I have long been an advocate of Google, all their services “just work”. They sync up wonderfully, they’re available everywhere and best of all, it’s free!

The question, however, is, “Is using Google really free?” No, you are either buying a product or you are the product being sold. Google is not making millions on thin air, on free email clients, on free calendars, on free document services. No, they make money quite obviously on your data. Some people don’t mind the trade-off, some people do. Recently I became the part of the people that do.

It’s not really about needing to hide or being scared of what they find which is often what I hear when talking to people. Often the response is, “…yeah I don’t care because I have anything to hide…” as though I do? No, I just don’t want an advertising company having access to everything I do, say, write etc.

One of my turning points was when I got PDF documents in my email and suddenly any dates in there were in my calendar automagically or I’d get reminders to pay bills from invoices I received. Some people love that, they love Google going through all their stuff unencumbered; I don’t.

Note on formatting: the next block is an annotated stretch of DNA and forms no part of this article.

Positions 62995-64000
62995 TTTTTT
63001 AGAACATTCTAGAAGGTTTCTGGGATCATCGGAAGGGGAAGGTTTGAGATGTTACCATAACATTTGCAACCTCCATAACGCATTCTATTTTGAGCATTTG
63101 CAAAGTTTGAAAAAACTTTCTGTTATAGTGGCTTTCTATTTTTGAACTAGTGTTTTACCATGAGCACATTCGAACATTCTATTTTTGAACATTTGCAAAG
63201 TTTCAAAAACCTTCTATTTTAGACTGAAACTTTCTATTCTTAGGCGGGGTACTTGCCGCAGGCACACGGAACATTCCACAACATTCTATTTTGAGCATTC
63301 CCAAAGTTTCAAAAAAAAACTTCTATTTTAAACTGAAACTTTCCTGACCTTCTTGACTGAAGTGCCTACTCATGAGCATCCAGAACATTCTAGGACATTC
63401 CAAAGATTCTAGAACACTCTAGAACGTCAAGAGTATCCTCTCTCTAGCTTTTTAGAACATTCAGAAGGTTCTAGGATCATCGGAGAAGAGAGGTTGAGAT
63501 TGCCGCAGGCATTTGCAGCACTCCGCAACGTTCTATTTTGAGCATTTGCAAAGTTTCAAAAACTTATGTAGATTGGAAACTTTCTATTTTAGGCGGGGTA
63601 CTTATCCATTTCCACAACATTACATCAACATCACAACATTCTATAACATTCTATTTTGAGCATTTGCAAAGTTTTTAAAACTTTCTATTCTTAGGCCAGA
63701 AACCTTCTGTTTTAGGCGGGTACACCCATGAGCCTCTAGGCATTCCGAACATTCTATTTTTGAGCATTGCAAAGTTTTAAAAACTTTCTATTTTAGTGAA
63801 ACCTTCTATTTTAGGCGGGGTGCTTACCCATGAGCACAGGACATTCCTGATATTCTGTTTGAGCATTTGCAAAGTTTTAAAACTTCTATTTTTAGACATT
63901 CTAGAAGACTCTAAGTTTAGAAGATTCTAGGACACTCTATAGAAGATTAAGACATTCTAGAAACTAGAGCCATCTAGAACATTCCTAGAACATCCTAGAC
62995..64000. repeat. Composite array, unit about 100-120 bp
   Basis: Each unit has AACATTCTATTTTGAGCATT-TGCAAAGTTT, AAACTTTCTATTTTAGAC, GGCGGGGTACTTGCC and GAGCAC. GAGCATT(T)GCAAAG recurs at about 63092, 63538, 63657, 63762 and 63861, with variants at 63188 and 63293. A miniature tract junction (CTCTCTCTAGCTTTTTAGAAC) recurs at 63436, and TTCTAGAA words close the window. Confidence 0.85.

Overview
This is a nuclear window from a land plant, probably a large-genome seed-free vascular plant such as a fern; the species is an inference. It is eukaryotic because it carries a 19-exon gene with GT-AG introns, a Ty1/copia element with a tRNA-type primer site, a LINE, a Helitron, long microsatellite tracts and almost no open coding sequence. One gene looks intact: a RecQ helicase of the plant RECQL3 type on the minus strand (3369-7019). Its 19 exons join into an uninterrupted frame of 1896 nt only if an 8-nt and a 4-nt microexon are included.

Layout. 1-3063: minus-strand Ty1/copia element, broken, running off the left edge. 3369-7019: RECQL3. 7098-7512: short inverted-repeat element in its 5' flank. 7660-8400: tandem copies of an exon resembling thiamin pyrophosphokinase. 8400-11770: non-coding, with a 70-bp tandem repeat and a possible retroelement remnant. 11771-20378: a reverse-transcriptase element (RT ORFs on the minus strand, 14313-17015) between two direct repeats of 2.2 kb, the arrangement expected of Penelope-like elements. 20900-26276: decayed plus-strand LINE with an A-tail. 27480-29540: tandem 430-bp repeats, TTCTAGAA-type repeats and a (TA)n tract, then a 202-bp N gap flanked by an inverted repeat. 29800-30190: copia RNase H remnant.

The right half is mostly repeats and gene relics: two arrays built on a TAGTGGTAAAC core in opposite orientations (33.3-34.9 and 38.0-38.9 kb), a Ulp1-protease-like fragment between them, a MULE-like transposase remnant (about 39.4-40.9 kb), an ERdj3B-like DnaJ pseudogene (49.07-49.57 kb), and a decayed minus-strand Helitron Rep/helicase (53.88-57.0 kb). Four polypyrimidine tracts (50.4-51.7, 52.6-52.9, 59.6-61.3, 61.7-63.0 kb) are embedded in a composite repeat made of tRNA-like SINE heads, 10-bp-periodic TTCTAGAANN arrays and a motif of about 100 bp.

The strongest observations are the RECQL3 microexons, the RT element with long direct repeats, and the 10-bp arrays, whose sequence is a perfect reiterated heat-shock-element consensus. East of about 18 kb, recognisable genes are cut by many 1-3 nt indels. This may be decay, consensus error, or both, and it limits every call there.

Bryan Lunduke had a great show on this not so long ago as well where he speaks about which mobile OS spies more. If memory serves me well; which it almost never does; Android calls home every four minutes and iOS calls home once a day with location information. These were phones that were not being used, just sitting on a desk.


So what am I doing now? Well, I’ve become a lot more comfortable paying for the services I need. For my email, I’ve moved to a service called ProtonMail. They offer an email service that is encrypted end-to-end. I exported all my email out of Gmail and imported them back into ProtonMail without a hitch.

ProtonMail also offers the convenience of mobile apps and if you prefer traditional desktop clients; as opposed to their web client; they have a bridge that you can use to set up your desktop clients. I have been ProtonMail mail now for almost two months and am still a happy camper.


After listening to Bryan Lunduke’s bit on “mobile spying” I also got rid of all Google’s apps on my phone. Obviously not using their services I don’t need their apps right? I mean even Google Maps, Waze etc.

I have to admit however it may be an easier job getting off Google on an iPhone that it is on any Android phone. Apple seems to be more agnostic about what you use whereas Android is a better experience when you’re full tilt into Google without any cares.


I have ended up going what I guess a lot of people consider extreme. I have no Google apps on my phone, I don’t use any of their services. I use Duck Duck Go for search. No more Chrome as my internet browser, I use Brave instead.

I have kept my Google account for now just to ensure that everyone that needs to email me has my new email address. Overall, I don’t miss Google at all.